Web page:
To secure and register your brand name it must be unique, not too similar to another registered name, and shouldn’t contain any restricted wording. To check, conduct a Corporate Entity Search through the state and if there are potential trademark issues conduct another quick search using the TESS System through the U.S. Patent Office.
Keep in mind your brand name should contain the words ‘Corporation,’ ‘Company,’ ‘Incorporated,’ or ‘Limited.” Abbreviations for these words are also acceptable. If needed, Illinois will allow you to have it reserved for 90 days by filing a Reservation of Name Application.
Your Illinois Registered Agent is responsible for receiving and helping to handle/process all official documents on behalf of your brand like state filings, tax forms, legal notices and so forth. Here are the qualifications
You can hire an outside professional service and pay up to $160/year, or get a qualified agent free of charge when you incorporate with IncFile or Incorporate.com. They handle this along with so much more depending on the startup package you choose.
To become an officially recognized corporation, you’ll need to file Articles of Incorporation with the secretary of state. This is a declarative document this discloses the basics of your Illinois corporation for the public record including:
Filing fee: $150 plus preliminary payment for franchise tax at a minimum rate of $25
Think of this as the hard copy record book where all critical corporate documents are kept like the Articles of Incorporation, Bylaws, meeting minutes, stock certificate ledger, stock certificates, stock certificate stubs, stock transfer documents, etc. It’s the ultimate company binder! They’re very common and while not necessary having one is highly recommended for all serious business entities.
Appoint at least 1 director who among other things will oversee the corporation in Illinois until the first shareholder meeting where new directors will be voted in. Prepare an “Incorporator Statement” with complete names and addresses of each director and keep it in your records book. Once elected, an initial meeting should:
Where you choose to bank is no small matter when we’re talking about a corporation. Often startups and solopreneurs just use personal accounts, but that’s not going to fly with a corporation. Instead you and your CFO, if you have appointed one, need to find the best bank or credit union to handle the business banking services you’ll need to grow.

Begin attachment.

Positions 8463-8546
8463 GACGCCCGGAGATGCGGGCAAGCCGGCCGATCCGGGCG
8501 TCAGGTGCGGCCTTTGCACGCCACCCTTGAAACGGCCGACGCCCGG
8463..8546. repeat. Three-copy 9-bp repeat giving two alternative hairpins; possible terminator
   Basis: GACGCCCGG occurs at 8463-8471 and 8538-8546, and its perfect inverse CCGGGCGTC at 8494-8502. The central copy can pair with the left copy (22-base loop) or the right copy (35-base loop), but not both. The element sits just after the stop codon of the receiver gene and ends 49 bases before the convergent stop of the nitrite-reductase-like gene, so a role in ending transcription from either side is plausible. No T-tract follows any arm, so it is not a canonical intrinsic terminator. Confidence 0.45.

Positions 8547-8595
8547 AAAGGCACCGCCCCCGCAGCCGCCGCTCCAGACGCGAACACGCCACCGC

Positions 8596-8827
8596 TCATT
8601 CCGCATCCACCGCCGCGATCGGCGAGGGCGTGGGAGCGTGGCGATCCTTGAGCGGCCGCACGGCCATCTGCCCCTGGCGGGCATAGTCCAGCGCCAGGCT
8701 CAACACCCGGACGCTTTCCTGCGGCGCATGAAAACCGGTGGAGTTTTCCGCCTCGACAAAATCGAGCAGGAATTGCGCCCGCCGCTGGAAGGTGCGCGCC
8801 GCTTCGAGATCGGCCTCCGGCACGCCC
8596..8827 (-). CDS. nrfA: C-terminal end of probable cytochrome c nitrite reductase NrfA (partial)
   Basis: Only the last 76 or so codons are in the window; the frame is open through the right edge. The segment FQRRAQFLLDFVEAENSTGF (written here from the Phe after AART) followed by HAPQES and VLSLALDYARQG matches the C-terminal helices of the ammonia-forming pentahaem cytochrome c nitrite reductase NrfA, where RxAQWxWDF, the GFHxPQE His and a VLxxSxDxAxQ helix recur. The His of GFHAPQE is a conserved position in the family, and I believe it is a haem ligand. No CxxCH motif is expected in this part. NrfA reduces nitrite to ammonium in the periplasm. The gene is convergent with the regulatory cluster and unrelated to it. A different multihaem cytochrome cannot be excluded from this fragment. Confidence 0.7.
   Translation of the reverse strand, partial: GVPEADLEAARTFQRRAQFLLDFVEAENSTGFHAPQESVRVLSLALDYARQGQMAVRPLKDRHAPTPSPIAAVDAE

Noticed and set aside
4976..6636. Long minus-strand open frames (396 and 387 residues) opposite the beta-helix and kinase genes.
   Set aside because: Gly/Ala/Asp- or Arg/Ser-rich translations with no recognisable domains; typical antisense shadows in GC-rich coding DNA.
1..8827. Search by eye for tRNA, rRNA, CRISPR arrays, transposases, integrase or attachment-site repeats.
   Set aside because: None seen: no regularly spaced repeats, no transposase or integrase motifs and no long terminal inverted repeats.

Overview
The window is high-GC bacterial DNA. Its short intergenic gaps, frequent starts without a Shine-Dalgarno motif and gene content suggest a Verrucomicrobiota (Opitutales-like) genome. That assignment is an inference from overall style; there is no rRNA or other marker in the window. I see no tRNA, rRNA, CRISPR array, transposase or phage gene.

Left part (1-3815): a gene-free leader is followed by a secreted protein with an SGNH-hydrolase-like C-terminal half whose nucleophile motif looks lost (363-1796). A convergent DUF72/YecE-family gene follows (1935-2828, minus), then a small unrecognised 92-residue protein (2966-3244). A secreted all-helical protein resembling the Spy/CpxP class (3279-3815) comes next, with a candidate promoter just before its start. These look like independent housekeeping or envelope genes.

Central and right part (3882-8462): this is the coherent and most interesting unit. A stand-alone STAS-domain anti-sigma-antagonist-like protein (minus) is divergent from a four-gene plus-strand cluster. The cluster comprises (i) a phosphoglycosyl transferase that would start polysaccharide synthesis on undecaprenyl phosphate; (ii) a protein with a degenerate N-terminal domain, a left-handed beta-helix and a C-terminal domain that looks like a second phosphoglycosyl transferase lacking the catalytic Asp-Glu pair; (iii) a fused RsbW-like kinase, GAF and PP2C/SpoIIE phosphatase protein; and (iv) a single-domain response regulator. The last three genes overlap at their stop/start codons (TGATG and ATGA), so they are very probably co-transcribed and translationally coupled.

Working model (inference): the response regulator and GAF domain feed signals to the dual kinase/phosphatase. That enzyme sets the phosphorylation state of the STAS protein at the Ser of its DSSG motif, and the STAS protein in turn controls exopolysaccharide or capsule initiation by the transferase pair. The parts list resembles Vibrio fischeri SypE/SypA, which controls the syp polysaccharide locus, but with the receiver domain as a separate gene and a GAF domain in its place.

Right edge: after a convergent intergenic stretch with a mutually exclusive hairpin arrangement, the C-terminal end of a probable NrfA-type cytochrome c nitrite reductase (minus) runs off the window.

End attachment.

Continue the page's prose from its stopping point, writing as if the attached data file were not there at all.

Look at different fee-structures, perks, incentives, and overall costs and savings and think ahead! You could start with a smaller bank for better deals, then switch to a much larger bank when your volume demands it. To get started, check out this quick breakdown of Business Checking Accounts.
To ensure that you will not face penalties, fines, and fees when operating a business, you need to completely fulfill your Illinois business taxes and licenses obligations to the state. To get started, see the resources below:
It’s common to “wing it” during initial bootstrapping phases which tend to be fast and furious. Goals and objectives are immediate and close to home. But as a corporation funding and attracting partners will require something more official and concise.
To be taken seriously when approaching investors, angel funds, banks or VCs you’ll need an executive summary and pitch. You’ll need to show them structured financials and forecasts. You’ll need to have serious marketing methods and other important core fundamentals figured out. Learn more through our free resources below.
From astonishing marketing potential and room for brand expansion, to ecommerce and social selling, business websites aren’t optional anymore. Not as far as we can tell anyway. The issue is if you don’t have an in-house designer you trust, what do you do?
Note that this article on how to form a corporation in Illinois isn’t a legal document or legal advice. It’s for informational purposes and the information above is subject to change. For specific legal questions regarding how to form a corporation in Illinois or business in general, please consult with a lawyer or other accredited professional.